Research reveals that rates of cancer are less in British Indians. The study was conducted on different type of cancers, which include prostate, breast, colon and lung.
The research was published today in the British Journal of Cancer1.
The study depicts that rates of cancer among British Indians is comparatively less than their Indian counterparts. However, the study also shows that there is an exception in case of head and neck cancers.
Researchers are of the view that these results strengthen the connection between both lifestyle and social factors with higher chances of different cancers.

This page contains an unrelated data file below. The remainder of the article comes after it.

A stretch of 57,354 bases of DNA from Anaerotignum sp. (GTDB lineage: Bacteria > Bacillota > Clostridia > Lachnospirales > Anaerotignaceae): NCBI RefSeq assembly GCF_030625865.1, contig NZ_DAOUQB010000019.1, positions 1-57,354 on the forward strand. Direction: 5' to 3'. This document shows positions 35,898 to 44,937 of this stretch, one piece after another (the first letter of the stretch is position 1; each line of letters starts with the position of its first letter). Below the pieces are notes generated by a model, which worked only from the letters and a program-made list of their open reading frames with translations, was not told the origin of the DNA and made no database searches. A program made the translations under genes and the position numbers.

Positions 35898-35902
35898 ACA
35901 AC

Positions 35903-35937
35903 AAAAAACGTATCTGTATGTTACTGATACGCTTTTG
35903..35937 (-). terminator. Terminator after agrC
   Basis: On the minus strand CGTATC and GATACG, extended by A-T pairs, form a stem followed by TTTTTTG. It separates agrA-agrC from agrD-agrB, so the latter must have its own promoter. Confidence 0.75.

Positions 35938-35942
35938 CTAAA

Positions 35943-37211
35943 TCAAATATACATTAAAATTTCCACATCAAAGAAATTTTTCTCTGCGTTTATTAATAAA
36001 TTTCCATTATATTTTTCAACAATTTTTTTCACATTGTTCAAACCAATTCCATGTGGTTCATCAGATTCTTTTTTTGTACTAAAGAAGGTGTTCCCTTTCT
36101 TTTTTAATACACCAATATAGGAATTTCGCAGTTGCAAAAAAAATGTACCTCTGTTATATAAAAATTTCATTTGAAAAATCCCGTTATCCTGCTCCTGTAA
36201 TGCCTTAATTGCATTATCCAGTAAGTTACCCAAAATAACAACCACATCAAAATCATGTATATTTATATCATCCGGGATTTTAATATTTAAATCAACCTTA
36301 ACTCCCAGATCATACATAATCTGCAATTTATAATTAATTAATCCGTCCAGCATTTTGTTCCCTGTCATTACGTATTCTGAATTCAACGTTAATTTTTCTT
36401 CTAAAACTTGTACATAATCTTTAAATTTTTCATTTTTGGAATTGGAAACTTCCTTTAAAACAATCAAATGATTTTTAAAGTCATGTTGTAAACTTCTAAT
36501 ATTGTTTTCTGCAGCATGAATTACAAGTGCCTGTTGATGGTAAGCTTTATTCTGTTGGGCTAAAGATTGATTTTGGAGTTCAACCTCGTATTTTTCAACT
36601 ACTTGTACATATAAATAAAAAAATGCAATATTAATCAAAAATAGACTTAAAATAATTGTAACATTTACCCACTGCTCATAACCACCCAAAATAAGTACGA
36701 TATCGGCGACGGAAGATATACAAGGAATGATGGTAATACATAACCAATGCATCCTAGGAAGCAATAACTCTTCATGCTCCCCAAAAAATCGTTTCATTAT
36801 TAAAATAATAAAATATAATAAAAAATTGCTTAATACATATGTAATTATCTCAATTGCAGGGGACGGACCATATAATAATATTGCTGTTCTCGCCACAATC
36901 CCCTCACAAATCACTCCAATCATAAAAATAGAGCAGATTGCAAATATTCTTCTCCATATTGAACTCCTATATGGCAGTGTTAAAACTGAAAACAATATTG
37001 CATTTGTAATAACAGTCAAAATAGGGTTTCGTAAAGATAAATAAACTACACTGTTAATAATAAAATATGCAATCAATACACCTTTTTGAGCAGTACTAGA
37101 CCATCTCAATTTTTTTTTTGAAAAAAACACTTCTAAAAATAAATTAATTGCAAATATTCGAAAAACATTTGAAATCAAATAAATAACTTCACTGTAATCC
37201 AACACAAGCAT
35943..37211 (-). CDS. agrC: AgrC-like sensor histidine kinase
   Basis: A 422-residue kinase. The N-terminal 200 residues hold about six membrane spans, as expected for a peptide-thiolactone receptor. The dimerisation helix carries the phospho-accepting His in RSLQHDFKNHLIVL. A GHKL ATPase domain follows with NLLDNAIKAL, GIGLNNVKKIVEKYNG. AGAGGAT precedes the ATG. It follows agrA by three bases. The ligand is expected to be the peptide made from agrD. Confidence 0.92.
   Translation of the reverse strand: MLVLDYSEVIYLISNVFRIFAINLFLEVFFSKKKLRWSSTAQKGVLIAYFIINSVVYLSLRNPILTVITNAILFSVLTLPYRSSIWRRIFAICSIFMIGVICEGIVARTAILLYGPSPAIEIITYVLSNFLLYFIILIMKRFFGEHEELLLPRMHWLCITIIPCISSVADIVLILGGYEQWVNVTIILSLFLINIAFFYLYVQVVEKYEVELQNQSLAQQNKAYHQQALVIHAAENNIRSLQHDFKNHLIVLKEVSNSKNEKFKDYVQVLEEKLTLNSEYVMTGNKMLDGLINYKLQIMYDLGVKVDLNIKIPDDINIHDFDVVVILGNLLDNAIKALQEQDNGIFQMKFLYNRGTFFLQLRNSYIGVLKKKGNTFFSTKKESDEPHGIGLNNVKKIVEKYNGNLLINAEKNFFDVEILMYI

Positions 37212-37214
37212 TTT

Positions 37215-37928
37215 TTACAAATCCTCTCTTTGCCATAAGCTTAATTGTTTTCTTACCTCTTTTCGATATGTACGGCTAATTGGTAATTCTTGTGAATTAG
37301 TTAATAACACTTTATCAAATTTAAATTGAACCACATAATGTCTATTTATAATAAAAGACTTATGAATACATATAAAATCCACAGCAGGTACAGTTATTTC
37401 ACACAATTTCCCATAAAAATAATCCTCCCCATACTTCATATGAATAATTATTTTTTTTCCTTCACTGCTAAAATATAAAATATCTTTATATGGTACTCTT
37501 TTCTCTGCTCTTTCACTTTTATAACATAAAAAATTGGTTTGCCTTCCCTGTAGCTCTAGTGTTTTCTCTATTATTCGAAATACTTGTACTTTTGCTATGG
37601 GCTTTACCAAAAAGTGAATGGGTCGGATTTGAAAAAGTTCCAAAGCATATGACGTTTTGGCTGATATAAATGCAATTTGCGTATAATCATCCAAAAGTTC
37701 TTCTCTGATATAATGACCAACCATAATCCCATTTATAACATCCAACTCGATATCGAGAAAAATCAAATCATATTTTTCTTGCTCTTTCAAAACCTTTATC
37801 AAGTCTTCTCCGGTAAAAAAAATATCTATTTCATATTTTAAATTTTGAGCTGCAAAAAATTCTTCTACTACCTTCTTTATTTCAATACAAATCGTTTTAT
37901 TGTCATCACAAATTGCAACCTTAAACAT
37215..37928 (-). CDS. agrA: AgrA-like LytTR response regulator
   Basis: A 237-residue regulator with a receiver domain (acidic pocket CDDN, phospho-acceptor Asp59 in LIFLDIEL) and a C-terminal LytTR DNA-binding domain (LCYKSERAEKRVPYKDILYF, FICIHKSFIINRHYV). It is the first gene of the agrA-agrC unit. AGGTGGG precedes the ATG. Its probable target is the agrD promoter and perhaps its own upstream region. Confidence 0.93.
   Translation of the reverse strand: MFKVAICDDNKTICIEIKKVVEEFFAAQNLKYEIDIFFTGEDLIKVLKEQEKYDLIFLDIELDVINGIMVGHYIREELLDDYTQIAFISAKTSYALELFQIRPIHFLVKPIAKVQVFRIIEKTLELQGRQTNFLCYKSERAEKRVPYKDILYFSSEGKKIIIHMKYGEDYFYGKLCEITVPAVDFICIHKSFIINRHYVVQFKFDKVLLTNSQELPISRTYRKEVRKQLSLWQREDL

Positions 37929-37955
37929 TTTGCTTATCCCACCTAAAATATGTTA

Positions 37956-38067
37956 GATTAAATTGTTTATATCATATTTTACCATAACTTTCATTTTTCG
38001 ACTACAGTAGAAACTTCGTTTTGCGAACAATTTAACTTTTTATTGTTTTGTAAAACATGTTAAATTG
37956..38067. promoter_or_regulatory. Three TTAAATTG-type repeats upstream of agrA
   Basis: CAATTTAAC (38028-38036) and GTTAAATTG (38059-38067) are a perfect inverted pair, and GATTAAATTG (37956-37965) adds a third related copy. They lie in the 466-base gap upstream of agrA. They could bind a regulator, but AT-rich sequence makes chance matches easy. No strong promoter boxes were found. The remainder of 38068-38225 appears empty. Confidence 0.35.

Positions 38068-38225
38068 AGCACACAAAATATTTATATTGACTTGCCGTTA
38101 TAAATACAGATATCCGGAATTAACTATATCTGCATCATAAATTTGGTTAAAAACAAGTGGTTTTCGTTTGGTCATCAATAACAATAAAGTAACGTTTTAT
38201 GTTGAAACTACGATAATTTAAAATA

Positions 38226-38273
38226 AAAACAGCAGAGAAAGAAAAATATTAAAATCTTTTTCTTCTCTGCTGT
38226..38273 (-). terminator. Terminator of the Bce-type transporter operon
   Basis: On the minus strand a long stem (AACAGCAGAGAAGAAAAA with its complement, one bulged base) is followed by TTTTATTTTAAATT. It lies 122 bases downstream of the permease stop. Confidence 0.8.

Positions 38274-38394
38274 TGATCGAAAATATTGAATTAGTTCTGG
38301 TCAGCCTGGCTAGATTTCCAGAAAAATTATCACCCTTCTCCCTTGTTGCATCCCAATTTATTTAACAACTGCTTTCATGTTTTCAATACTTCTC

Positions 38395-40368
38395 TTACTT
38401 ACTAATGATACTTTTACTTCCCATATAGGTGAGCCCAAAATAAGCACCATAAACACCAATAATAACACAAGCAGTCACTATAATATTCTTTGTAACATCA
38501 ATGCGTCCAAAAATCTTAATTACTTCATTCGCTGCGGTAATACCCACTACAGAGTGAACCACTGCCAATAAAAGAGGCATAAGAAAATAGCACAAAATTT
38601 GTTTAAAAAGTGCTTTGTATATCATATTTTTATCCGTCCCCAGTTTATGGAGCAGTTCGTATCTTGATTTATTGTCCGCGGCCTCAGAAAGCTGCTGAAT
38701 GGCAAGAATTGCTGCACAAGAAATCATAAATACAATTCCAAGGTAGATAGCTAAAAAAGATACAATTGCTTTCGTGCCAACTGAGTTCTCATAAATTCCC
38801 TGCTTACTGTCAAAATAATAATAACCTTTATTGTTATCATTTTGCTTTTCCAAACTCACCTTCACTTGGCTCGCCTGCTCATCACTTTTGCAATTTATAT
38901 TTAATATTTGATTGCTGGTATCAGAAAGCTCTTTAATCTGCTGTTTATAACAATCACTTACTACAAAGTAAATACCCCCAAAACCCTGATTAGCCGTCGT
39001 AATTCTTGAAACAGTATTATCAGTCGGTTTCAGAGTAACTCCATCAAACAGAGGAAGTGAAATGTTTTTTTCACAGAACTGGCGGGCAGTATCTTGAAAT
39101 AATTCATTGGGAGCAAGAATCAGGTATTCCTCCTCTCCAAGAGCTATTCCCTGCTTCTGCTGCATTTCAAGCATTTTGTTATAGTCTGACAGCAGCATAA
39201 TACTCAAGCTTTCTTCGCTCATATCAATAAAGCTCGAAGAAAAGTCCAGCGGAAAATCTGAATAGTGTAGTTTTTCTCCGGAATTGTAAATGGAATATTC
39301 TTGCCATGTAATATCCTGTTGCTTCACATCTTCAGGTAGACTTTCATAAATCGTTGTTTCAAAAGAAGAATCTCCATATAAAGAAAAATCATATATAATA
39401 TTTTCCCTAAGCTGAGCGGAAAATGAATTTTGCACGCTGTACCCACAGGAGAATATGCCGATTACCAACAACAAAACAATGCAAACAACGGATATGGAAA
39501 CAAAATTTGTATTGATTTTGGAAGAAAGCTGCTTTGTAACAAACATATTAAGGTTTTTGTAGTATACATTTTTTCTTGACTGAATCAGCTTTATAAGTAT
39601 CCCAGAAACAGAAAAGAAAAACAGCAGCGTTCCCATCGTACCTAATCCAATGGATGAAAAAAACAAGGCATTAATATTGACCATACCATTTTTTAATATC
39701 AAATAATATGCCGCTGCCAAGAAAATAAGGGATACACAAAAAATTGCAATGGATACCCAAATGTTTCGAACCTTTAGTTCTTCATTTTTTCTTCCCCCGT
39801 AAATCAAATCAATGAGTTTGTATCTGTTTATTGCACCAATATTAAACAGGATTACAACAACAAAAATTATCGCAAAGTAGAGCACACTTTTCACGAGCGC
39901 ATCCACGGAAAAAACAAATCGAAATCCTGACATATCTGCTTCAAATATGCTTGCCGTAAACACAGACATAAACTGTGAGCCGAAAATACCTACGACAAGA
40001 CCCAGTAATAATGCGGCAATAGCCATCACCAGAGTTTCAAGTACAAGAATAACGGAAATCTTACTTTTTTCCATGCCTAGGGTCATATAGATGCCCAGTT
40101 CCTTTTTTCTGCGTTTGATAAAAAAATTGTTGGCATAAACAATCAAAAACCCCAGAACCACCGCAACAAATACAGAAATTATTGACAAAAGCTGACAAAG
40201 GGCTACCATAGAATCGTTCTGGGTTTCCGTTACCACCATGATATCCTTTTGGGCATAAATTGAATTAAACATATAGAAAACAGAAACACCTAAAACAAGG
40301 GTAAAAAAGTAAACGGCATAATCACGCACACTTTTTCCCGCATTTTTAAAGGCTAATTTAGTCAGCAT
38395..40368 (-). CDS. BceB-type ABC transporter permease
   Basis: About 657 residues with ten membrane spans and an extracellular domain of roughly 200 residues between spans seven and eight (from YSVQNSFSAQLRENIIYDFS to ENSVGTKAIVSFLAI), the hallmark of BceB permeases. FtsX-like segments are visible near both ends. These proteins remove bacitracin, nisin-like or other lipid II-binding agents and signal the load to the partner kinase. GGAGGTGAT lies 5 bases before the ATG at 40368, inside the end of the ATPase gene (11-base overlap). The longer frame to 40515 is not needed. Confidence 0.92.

Researchers studied the cancer rates in British white and British Indian population in Leicester. The study was conducted from 2001 and 2006. The results were then evaluated with the cancer rates in India.
The study found out that 266 men were affected with cancer for every 100,000 British white men while there were 165 cases for every 100,000 British Indian men.
About 260 women had cancer per 100,000 British white women whereas 175 cases were reported per 100,000 British Indian women.
The reason behind choosing Leicester for study was that it had the largest percentage of British Indians. Also, Leicester has people from all ethnicities thereby making it suitable for conducting the study.
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